The “go to teacher” philosophy creates a false impression of autonomy in the young. It implies that they have the right not to be pushed around by others, and though this may be true it still does not change the fact that they will be pushed around for the rest of their lives by someone stronger than they are.
There’s another TV show that always brings this type of thought to mind is BBC’s “Dragon’s Den” and their constant use of the word “entrepreneur”. Essentially this word could almost be a synonym for “greedy authoritarian” where someone with power and influence uses that power and influence to amass more of the same. The dragons are really just bullies by a different name, as are most “businessmen” and I admit I have to laugh a bitter laugh whenever I hear someone use the term “business ethics”; as the term is an oxymoron.
“Dragon’s Den” is another example of this “bullying is good” ideology hiding beneath a thin veneer of “self improvement” but it is not the only one by far. Our TV screens are filled with shows were people with money who use it to openly exploit those who do not, shows which follow people as they buy and rent properties are an obvious example. The “buy to let” craze is a perfect example of “financial bullying” where those with ready cash use it to exploit those who have no options or alternatives. This in itself is bad enough but it also could be argued that the “buy to let” process also helps in creating the economical climate that puts the exploitee’s in the poor financial position they are in the first place.
This is not meant as a criticism of people who do exploit others in this manner (though they should really see that this is what’s happening and should not hide behind terms like “entrepreneur”), but an illustration of what children have to look forward to and the hypocrisy inherent in modern society. There is a point when “earning” a living become something more, when someone’s pursuit of money leads to more pursuit of money and more is never enough. There’s a difference between making a good living and just wanting it all, without the thought of where it comes from and who will suffer in the pursuit of it; because someone will always suffer.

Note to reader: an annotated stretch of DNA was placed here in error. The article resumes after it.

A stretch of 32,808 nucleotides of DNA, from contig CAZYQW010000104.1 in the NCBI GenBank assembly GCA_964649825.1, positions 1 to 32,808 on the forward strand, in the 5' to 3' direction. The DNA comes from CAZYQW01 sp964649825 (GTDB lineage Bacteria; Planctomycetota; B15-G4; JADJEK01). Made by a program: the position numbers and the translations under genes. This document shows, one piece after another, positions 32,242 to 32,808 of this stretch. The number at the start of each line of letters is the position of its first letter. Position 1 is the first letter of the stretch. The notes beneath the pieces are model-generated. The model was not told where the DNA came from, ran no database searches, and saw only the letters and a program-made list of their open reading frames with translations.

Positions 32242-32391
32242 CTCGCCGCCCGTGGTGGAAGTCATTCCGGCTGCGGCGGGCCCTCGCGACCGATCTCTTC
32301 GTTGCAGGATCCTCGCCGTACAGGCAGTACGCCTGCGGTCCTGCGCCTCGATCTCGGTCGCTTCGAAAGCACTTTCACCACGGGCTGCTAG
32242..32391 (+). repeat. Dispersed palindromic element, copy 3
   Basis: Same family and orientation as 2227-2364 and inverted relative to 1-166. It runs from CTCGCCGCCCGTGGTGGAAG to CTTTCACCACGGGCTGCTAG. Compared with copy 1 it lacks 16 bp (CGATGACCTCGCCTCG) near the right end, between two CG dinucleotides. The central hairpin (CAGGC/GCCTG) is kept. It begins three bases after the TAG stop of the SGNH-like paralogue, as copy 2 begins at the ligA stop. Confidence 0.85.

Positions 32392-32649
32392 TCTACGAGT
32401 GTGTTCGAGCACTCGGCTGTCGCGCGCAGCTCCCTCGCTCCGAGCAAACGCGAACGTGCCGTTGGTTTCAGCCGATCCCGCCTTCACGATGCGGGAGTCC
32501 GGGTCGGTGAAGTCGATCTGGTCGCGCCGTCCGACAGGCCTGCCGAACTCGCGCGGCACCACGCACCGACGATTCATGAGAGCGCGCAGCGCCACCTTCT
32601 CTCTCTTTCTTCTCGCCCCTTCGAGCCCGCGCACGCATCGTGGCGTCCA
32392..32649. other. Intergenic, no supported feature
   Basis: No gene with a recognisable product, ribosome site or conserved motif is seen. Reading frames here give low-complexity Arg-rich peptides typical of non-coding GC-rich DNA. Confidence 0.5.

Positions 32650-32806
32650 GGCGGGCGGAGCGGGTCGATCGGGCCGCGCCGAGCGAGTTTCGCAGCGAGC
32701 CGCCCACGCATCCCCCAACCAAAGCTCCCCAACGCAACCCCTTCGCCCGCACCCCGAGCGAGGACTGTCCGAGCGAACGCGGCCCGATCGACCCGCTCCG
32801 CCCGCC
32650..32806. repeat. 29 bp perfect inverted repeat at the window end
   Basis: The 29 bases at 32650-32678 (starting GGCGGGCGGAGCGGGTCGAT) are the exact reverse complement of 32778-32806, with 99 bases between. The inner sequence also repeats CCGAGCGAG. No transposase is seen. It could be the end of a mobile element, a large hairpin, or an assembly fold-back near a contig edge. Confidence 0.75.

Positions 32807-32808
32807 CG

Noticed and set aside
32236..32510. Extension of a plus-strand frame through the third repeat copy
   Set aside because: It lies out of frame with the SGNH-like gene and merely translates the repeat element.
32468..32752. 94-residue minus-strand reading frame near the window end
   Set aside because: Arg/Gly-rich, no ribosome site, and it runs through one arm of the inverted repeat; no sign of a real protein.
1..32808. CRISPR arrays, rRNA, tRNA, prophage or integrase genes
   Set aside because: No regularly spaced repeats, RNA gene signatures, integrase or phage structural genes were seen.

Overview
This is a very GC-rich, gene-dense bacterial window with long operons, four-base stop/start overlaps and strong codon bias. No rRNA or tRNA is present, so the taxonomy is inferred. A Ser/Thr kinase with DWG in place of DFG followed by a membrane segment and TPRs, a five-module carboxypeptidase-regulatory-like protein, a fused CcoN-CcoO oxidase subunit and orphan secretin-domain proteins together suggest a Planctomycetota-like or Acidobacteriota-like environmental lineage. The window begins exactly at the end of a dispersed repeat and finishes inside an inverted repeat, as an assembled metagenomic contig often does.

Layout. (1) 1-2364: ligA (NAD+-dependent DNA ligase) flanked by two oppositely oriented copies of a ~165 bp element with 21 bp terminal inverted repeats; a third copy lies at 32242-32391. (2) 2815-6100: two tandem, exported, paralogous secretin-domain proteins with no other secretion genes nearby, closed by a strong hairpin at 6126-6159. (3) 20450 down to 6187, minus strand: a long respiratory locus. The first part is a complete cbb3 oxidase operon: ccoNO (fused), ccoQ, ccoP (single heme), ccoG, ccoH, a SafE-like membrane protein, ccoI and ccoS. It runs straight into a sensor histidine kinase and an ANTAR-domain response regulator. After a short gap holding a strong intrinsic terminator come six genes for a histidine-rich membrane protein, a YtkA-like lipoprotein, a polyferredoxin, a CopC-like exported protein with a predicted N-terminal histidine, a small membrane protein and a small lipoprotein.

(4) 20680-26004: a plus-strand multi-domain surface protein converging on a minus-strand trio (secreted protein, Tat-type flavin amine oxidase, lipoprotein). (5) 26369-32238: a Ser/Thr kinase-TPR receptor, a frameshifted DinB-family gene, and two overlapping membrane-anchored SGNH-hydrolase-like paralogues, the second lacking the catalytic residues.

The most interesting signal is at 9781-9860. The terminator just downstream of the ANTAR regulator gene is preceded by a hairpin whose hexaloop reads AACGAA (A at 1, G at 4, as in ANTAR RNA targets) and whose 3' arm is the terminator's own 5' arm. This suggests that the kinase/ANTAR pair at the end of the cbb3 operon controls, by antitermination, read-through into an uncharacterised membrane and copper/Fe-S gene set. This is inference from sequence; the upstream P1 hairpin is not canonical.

If as adults we want to protect and teach our youth then its absolutely essential that society is willing to accept that authority is based on bullying the populace into submission and that “success” is often (perhaps always?) a sign that someone has excelled at the art of exploitation.
We live in a world where the recourses on it are controlled by a tiny percent of its population and where it’s so common to find injustice caused by this that we no longer even see it. This is compounded by our use of words such as “entrepreneur” and our unspoken notion that “greed is good” (and people are greedy for more than just money) which means we don’t question those who propagate this injustice. In fact the idea is enforced from youth that the only way not to be a victim of it is to either be the bully or to side with a bigger bully.
After all lets not forget that if all authority is based on bullying then this also suggests the school teacher we encourage our children to go to are also part of the same system.